The Formation of the Solar System
Nobody knows for sure how the universe, its galaxies and their many millions
of solar systems formed. We do have ways of looking back in time (in fact, every time we
look at the Sun, we are looking eight minutes back in time!). This is because it takes
light eight minutes to travel from the Sun to
Earth. More distant stars may be hundreds
of light years away, so when we look at them, we are seeing them as they were hundreds
of years ago. However, we are not yet able to look back in time far enough to see how
the universe actually began. But, we are able to watch the formation of other
know that, millions of years ago, the Sun began its life in a similar way.
Stars are born in swirling clouds of dust and gas called nebulae. The tiny
particles, called "matter", of this huge cloud combine with each other, forming
a large star at the centre and planets surrounding it. It is believed that the
Solar System, with its Sun, planets, moons,
comets, asteroids and meteors formed
in a similar way. To demonstrate the formation of a Solar System, join me and my
dog, Bobsdog, in our Cosmic Kitchen.
Cookery with Bob the Alien
Right, here we are in our Cosmic Kitchen. Today, we're going to make a Solar System. This will only take a few billion years, but I'm sure the results will be worth the wait. Once we've done that, I'll tell you how to make Shepherds Pie.
Billions of billions of billions of tiny particles of dust, ice, rock, liquids and gases. These can be found anywhere, so there's no need to go searching around for years for them. In fact, you're probably surrounded by them right now without realising it!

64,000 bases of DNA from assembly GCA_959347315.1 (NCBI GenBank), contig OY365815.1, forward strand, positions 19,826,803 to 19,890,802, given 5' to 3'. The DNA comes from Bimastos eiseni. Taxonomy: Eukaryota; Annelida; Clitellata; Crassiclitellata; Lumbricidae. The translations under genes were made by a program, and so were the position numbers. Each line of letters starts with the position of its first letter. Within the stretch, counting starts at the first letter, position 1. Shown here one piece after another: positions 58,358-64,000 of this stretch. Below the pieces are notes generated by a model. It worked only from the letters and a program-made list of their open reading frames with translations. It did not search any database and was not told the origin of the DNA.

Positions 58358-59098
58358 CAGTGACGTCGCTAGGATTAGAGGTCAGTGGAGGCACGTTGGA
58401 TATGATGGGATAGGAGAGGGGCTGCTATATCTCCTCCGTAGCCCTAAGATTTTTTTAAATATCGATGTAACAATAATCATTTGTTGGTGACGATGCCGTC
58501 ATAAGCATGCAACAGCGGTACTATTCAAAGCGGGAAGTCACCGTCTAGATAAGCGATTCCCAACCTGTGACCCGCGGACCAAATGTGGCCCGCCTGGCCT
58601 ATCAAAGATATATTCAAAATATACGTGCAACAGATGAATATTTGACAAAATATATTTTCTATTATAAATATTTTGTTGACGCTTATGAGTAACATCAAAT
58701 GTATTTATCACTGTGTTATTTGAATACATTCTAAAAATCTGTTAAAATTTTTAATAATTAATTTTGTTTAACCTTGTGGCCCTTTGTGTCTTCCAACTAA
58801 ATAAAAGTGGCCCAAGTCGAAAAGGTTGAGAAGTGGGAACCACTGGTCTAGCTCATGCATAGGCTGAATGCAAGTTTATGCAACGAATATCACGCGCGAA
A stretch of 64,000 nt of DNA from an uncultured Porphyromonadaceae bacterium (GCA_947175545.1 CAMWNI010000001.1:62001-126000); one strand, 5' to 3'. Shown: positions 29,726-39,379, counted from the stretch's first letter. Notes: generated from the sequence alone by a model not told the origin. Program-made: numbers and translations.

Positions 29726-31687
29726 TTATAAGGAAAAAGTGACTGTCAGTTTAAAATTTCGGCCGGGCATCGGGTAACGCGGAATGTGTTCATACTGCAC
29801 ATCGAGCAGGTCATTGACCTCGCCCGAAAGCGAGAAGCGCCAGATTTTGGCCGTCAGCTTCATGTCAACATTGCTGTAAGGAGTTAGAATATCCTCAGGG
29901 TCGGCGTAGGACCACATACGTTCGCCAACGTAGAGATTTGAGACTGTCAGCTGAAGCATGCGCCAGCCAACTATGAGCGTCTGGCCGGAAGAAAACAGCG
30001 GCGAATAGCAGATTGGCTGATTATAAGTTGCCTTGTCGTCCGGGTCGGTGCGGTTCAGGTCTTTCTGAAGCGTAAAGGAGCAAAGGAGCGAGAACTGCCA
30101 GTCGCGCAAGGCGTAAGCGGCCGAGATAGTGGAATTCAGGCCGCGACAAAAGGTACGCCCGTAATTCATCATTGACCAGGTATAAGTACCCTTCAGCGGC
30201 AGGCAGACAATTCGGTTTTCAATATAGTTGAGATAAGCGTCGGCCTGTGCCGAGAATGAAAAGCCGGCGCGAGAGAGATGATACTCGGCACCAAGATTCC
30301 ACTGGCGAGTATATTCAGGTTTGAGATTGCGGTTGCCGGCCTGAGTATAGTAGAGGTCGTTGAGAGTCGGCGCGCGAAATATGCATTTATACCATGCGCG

Approximately 5 billion years
Find an outer edge of a galaxy. Make sure you have plenty of space. About 5,000,000,000,000 kilometres wide should be just enough for an average-sized solar system. Spread the mixture of the ingredients (mentioned above) out evenly in this space. Call this mixture a nebula. The pull of the galactical
centre of the galaxy should begin the process of stirring the particles in the
nebula cloud. So, no need for a whisk!
After a few million years, the moving particles of your nebula should start joining together with other moving particles. You will notice that most of the particles will join together with particles near the middle of the mixture. This is because the centre of the mixture has a strong gravitational pull, strengthened by the constant addition of little particles. The more particles in the centre, the stronger the gravitational pull. Then, more particles are attracted. Below is what your Solar System should look like by now:
Temperature of the mixture, especially at the centre, begins to increase as more particles get added to it. Eventually, mixture will get so hot at centre that the ball of particles will glow. This is the beginning of your new young
star, which will be the centre point of your solar system. Cooking temperature at centre of this star will now be about 10,000,000 degrees
Celcius. Keep temperature about here and decrease after a while to create a